Difference Between White Gold and Yellow Gold



Pure gold is yellow in color. White gold is pure gold that has been combined with mostly white metals to create an alloy with a rich,silvery hue. The proportion of gold to other metals is measured in karats: 18 karat gold is 75% gold; 14 karat gold is 58% gold, and 10 karat gold is 42% gold.

White gold retains a trace of its original golden hue. Therefore, white gold jewelry is commonly enhanced with a layer of rhodium, a precious, latinum family metal, to make it whiter and brighter. Rhodium will wear off over time, showing the natural golden hue of the white gold alloy. A periodic reapplication of rhodium is necessary to maintain the bright white finish. The frequency of reapplication necessary is determined by the wearer’s individual body chemistry and wear patterns.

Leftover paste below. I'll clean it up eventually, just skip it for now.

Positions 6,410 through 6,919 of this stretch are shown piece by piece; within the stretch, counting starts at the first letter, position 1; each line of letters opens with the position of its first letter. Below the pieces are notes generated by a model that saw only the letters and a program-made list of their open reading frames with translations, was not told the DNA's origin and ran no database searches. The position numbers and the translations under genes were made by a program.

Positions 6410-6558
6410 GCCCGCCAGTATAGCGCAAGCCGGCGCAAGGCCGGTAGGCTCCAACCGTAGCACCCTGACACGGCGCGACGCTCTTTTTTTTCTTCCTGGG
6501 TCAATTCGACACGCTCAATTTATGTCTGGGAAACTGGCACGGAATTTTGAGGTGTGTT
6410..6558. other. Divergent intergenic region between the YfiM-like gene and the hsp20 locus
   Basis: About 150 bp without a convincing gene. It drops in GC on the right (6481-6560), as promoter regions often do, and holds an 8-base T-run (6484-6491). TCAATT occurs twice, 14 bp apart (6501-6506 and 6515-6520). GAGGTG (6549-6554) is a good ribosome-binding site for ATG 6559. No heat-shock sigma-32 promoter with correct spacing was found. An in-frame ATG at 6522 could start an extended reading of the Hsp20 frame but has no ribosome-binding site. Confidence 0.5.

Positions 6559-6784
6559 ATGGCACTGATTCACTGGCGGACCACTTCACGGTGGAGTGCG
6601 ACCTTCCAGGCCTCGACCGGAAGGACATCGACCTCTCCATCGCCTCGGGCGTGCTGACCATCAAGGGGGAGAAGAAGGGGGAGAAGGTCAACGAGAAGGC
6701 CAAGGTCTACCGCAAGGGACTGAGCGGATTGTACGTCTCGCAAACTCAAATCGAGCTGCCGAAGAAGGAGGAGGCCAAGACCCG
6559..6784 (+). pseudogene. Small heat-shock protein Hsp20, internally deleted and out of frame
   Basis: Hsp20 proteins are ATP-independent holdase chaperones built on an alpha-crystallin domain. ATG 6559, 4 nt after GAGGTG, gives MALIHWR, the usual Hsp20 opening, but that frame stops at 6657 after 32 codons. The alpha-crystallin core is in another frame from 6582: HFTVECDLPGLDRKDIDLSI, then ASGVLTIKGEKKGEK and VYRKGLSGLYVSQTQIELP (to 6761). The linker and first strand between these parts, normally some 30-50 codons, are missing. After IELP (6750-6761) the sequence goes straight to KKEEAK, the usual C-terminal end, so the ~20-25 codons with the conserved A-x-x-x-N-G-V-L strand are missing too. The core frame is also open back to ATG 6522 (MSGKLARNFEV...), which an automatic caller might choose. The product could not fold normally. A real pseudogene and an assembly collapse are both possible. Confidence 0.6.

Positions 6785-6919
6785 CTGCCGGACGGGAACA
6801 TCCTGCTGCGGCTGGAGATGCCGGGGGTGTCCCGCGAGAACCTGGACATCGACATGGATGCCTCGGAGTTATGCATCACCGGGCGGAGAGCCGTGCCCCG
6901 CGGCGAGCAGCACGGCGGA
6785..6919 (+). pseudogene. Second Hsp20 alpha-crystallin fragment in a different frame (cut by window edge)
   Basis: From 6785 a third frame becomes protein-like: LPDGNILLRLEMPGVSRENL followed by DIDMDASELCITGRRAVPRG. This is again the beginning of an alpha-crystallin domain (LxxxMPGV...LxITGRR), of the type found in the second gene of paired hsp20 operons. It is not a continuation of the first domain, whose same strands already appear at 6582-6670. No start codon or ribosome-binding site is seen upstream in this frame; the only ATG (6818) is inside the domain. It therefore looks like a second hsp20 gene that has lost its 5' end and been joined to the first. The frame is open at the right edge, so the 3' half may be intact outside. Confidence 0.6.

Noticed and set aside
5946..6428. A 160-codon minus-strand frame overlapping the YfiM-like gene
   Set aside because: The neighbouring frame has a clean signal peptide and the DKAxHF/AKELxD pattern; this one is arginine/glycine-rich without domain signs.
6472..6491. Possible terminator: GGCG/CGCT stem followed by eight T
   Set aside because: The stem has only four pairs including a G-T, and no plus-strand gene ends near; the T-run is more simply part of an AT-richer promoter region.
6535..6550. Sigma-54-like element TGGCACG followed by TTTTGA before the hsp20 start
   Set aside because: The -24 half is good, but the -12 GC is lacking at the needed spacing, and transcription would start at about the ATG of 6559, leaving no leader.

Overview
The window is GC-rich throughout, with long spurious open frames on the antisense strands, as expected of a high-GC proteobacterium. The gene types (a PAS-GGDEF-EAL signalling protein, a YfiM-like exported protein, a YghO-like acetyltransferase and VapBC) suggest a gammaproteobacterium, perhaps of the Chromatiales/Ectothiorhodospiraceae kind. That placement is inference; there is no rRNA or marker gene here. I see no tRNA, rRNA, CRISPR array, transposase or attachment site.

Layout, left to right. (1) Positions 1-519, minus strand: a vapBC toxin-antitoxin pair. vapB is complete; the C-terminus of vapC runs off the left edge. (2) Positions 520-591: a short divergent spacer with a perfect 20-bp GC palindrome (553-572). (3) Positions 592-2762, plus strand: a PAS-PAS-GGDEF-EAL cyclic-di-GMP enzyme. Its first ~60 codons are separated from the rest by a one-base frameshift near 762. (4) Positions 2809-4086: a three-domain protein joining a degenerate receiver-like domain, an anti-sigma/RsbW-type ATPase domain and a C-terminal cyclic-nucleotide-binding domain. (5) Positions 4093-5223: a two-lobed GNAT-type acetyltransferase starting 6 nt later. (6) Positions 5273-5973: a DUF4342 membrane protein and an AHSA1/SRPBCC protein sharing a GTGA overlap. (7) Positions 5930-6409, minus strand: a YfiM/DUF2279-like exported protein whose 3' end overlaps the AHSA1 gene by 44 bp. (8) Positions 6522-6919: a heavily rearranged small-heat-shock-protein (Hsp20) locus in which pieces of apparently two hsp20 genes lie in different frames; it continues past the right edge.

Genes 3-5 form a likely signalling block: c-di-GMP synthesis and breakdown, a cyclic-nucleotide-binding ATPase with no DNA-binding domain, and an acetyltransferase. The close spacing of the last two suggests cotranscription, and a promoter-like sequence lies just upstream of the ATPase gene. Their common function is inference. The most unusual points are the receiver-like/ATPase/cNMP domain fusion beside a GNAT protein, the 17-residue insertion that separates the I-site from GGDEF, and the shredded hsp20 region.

As with all gold, avoid rough wear and contact with chemicals, including chlorine in swimming pools. It is best to have white gold professionally cleaned by your jeweler, though a mild jewelry cleaner and soft cloth may be used at home.



In its pure form, gold is quite soft, so it is combined with other metals to produce strong alloys appropriate for jewelry. In the  United States, these alloys are frequently described in karats: 24 karat is pure gold; 18 karat gold is 75% gold; 14 karat gold is 58% gold, and 10 karat gold is 42% gold. The higher the gold content, the softer and more easily marred the jewelry will be.

In rare cases, the alloys may react with the wearer’s body chemistry, causing a harmless green or black discoloration on the skin, which is easily removed with soap and wateic Avoid scratching, rough wear and contact with cleansers, bleach, and even the chlorine in swimming pools. Yellow gold is best professionally cleaned and polished by your jeweler, though a mild jewelry cleaner and soft cloth may be used at home. Store yellow gold jewelry in a soft cloth or pouch to protect its surface.